While evidence that Stone Age humans used psychotropic mushrooms has been found across Europe, the Middle East, Africa, and Oceania, perhaps nowhere was the use of these substances as widespread as in the New World.

The Olmec, Zapotec, Aztec and Maya peoples have a long history of psilocybin use alongside a range of other psychoactive plants like peyote and jimson weed to induce states of trance for divinatory and religious purposes. Mushroom stones — sculptures that depict Psilocybe and other types of psychotropic mushrooms — have been found in ritual sites dating back to 3000 BCE. These artworks reflect the sacred role these fungi had in cultures across Mesoamerica.

“It is estimated that at least 100 psychoactive plants have been used for centuries by a number of indigenous communities who knew how to unharness their intrinsic spiritual and curative properties,” writes Margarita de Orellana in her introduction to a special issue of Artes de México dedicated to the sacred plants of Mesoamerica. These included at least 54 types of hallucinogenic Psilocybe mushrooms.

When the Spanish arrived in the New World in the late 15th and early 16th centuries, they observed complex rituals in which psilocybin mushrooms played an essential role. But Indigenous people also left records that describe the role of mushrooms in their cultures. For example, the Nahua nobleman and interpreter Hernando de Alvarado Tezozómoc describes 2,000 dancers in the Aztec capital of Tenochtitlan ingesting psychoactive mushrooms in celebration of the enthronement of Moctezuma II in his Mexican Chronicle.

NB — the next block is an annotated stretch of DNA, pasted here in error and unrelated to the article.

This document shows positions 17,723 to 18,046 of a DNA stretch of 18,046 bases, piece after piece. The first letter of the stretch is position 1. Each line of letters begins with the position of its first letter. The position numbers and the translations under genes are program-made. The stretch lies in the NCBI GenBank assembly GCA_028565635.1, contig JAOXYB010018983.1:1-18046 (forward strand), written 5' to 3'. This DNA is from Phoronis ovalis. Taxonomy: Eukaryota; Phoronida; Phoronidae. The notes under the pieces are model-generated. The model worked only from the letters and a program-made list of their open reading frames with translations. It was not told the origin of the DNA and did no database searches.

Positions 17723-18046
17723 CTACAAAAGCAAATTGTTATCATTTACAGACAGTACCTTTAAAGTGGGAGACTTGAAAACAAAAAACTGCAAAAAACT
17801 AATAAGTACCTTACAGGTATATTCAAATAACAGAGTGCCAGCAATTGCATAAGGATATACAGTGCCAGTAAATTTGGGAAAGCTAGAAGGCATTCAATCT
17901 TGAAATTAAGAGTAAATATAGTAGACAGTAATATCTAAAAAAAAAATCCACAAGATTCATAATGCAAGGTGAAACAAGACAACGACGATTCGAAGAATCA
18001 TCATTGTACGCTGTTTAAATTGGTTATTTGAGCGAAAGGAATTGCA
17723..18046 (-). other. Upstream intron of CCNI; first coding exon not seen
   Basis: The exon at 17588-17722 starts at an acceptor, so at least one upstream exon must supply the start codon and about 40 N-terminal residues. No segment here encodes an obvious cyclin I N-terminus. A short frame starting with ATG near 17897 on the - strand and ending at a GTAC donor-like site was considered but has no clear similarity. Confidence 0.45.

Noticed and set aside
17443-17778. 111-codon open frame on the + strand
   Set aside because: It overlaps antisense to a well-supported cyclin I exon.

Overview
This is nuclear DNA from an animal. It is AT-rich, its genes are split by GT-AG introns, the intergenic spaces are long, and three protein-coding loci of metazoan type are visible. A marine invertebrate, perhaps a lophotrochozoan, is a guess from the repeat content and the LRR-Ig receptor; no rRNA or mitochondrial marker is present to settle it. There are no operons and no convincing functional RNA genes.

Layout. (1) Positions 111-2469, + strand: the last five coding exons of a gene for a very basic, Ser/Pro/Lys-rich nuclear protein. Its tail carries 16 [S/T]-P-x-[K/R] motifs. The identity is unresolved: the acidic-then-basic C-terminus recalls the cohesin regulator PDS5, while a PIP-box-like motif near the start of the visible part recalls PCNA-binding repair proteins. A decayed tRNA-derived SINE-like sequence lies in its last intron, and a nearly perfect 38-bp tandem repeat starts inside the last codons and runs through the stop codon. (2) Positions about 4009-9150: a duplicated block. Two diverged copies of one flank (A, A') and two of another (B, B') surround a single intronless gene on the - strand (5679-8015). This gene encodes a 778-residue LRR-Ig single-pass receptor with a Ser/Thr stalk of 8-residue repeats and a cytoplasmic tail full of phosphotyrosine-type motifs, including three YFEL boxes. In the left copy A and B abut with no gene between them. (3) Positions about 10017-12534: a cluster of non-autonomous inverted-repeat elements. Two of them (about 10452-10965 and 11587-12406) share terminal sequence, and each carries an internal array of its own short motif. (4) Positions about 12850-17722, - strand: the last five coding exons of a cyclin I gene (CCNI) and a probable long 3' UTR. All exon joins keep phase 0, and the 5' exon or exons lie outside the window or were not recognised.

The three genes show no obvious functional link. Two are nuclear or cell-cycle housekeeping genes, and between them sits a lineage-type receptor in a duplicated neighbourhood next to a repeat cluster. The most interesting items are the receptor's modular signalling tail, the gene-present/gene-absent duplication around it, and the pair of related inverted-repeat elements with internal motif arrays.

The use of psilocybin mushrooms and other hallucinogenic plants was not something done frivolously, however. The sacred and medicinal properties of these mushrooms were understood to be intrinsically related, and as Julio Glockner notes, shamans played an essential role in administering and supervising Psilocybe to people who were ill. In the context of pre-Columbian Mesoamerica, psychoactive mushrooms were tightly bound up with the sociocultural understanding of wellness, health and the spiritual.

Believing many of these practices to be demonic, the Spanish tried to stamp out rituals involving Psilocybe and other hallucinogenic plants. But Indigenous peoples, especially those living in more remote areas, have continued to use medicinal mushrooms into the present day.

“In many rural and traditional communities with limited access to the modern health system, many healers are taking care of the health in the native communities,” explained Javier Carod-Artal, a researcher at Hospital Virgen de la Luz in Cuenca, Spain, in an interview with Live Science. “Seizures, migraine, depression, and other neurological and mental health disorders are treated in the context of ritual ceremonies with some of these drugs.”

As more than a century of archaeological and ethnobotanical research has proved, psilocybin mushrooms are an important part of the story of early human culture and civilization. Understanding the divinatory, religious and medicinal uses these fungi have served in the past may also help present-day researchers gain a more nuanced understanding of how psilocybin mushrooms can play a role in healthcare today.